City honors major contributions to science, technology
The city’s top awards for scientific and technological achievements have become more diverse and international than ever this year.
The 2019 Shanghai Science and Technology Awards honored 308 scientific breakthroughs and distinguished researchers, according to an awards ceremony held at Shanghai Exhibition Center on Tuesday morning.
The 2019 awards, for the first time, allowed scientists from overseas to compete directly with locals in a number of categories.
Also, foreign scientists with global reputation were invited to be judges in the awards and encouraged to nominate projects they deemed suitable for recognition, according to amended criteria which went into effect in October.
“We have changed our outlook from simply recognizing foreign scientists based in Shanghai to rewarding those who have made, or are making, great contributions to the scientific life of Shanghai, no matter where they come,” said Han Yuanjian, from the Shanghai Science and Technology Commission, in an earlier interview.
Among nominees for the 2019 awards, 37 projects involved foreign scientists from 11 countries, including UK, France and Japan. And 12 of them stood out as winners.
One winning project about protection for reinforced concrete structures was nominated by an Indian-American expert. Three of the judges came from the United States.
Earlier in 2006, the city introduced an international cooperation category into the Shanghai Science and Technology Awards to honor foreign scientists for their involvement in local projects. So far, nearly 30 expats have been beneficiaries of these awards.
The 2019 awards went to Belgian engineer Luc Taerwe and American scientist Yu Jinquan for their dedication to deepening international exchange and cooperation between China and other countries.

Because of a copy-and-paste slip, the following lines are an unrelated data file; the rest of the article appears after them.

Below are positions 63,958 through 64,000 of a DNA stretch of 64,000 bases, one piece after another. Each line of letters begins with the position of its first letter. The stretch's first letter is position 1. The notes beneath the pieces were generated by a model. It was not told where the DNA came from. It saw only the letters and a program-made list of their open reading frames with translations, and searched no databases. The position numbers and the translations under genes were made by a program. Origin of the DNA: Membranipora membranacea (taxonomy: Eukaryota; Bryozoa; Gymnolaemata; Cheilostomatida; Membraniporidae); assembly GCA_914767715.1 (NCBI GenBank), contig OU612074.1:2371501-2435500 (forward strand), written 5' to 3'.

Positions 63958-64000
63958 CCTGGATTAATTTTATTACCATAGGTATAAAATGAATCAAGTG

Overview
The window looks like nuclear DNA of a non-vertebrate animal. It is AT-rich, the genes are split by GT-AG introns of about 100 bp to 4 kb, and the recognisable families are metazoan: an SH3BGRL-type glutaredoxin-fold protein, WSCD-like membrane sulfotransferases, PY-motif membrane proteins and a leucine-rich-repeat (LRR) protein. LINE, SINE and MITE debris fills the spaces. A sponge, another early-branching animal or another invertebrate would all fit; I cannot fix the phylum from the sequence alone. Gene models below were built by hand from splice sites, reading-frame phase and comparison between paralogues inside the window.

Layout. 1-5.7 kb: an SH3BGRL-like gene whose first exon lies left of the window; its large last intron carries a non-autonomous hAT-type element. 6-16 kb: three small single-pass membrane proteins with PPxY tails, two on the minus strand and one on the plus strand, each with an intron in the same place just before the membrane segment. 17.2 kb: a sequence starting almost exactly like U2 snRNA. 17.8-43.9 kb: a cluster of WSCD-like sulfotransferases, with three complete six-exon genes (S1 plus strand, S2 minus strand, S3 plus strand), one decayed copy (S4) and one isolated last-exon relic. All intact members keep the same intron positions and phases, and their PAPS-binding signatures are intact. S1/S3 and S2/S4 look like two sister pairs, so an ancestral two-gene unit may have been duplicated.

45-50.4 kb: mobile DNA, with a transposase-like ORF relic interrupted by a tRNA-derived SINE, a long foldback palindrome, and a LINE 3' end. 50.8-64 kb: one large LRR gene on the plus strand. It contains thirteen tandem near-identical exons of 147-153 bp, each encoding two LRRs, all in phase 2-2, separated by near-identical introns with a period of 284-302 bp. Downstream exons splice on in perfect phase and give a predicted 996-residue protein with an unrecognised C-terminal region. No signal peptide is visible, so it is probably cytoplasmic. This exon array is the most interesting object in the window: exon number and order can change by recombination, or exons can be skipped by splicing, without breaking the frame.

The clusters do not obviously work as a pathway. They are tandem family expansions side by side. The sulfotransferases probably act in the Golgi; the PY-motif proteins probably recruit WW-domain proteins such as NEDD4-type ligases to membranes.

Taerwe is director of the China Platform at Ghent University in Belgium, a platform established to facilitate the university's academic interaction with Chinese universities and organizations.
Yu, a professor at The Scripps Research Institute, won a 2016 MacArthur Fellowship. He has organized influential meetings in China and invited renowned scientists to attend. Also, he has cooperated with local researchers to publish articles in Nature.
Shanghai introduced a “science education” category to the 2019 awards, the first city in the country to do so.
Fifteen projects were awarded. They included books to explain treatment of nearsightedness, promote TCM culture to children and raise awareness of chronic diseases.
Previously, top individual prizes and prizes for outstanding young scientists were granted every two years. Starting from the 2019 awards, they became annual honors.
Bioengineer Chen Yazhu and chemical expert Tian He were honored with top individual prizes for their great contributions and meritorious service.
Chen, 84, a pioneer of non-invasive medical devices in China, helped the country ditch pricey imports and allowed millions of Chinese patients to receive advanced, safe and inexpensive treatment.